Who Wears the Sales Hat in Your Spa?
By Holly Zoba Senior VP of Sales - Hospitality, Signature Worldwide | July 07, 2013
People hate to be sold, but love to buy. I don't know who said this first, but the concept is brilliant. As a salesperson, it makes perfect sense to me, but for those who are wondering precisely what that statement means, let me explain.
When you walk into a store and the sales clerk follows you around and keeps offering to "help" you, you generally are going to say, no, just browsing thanks. When you walk down the aisles of a trade show, you purposefully avoid making eye contact with the people shilling their wares behind the booth because you don't want them to approach you. When you get a telemarketing call, you want to hang up immediately, regardless of the product or deal they are selling because you are sure you are going to be taken. All of these are examples of that pressure we feel when someone is trying to sell us something, that feeling we intrinsically hate and try to avoid. You might be in that retail store because you must buy a blue shirt before you leave, but rather than face a pushy salesperson, you will look through all the racks yourself. That is how much people hate to be sold.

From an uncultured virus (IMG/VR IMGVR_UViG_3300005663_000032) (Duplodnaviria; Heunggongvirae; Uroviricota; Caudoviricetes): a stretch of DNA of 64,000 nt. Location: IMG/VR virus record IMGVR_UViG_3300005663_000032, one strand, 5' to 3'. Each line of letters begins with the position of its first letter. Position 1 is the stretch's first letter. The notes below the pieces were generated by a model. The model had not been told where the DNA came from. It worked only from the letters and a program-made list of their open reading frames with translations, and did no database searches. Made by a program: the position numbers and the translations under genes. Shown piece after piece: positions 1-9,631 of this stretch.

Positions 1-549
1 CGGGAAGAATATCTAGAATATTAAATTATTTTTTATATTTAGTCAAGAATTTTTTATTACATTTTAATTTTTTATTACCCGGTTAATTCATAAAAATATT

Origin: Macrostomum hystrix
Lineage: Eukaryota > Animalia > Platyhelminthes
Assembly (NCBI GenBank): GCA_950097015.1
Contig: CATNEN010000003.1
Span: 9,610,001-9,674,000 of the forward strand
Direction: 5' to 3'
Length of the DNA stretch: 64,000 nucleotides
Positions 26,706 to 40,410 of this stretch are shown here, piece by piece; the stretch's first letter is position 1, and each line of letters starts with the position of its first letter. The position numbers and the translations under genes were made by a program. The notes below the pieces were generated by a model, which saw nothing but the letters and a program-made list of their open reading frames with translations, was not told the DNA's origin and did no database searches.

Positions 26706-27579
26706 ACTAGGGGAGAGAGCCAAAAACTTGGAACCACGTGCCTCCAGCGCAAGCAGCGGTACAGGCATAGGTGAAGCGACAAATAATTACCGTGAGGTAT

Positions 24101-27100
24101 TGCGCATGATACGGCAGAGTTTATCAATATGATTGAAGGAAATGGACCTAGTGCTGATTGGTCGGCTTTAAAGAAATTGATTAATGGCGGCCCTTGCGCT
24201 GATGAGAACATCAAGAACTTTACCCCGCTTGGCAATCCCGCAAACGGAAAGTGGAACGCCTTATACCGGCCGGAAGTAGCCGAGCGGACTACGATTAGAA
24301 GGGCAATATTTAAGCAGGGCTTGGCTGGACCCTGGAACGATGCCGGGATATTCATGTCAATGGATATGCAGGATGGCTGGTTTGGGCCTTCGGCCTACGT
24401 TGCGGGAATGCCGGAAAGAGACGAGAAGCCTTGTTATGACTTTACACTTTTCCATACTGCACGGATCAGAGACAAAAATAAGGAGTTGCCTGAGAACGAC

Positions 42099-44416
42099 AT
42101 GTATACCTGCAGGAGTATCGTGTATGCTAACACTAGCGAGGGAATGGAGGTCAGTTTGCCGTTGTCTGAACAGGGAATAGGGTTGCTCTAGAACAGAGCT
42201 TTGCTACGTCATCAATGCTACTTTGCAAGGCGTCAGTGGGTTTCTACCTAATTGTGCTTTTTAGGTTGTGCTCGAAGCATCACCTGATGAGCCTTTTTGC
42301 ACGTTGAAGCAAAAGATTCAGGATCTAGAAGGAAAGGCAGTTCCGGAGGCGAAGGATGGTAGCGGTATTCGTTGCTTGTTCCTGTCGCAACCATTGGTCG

But how much do people like to buy? Just look at the results of holiday spending every single year – it always exceeds the stated budget of the shoppers. The majority of people do, in fact, love to buy.
So why bother with salespeople then? Aren't they really just getting in the way of a sale? Yes, they kind of are.
Think about the negative connotations associated with the term salesperson - desperate, manipulative, sleazy, pushy, and annoying. Movies like Glengarry Glen Ross and Boiler Room haven't really helped our cause either. They paint salespeople as whiny, dishonest and downright frightening to encounter.
Many companies have done away with the sales title all together and instead call their sellers "consultants" or "business development experts" or "customer advocates." All of those sound a lot better than a salesperson. But, if the "consultant" continues to act like a typical salesperson, the results will be the same. If your motive is judged to be at all self serving, you dramatically lessen your chances of getting that customer to sign on the dotted line.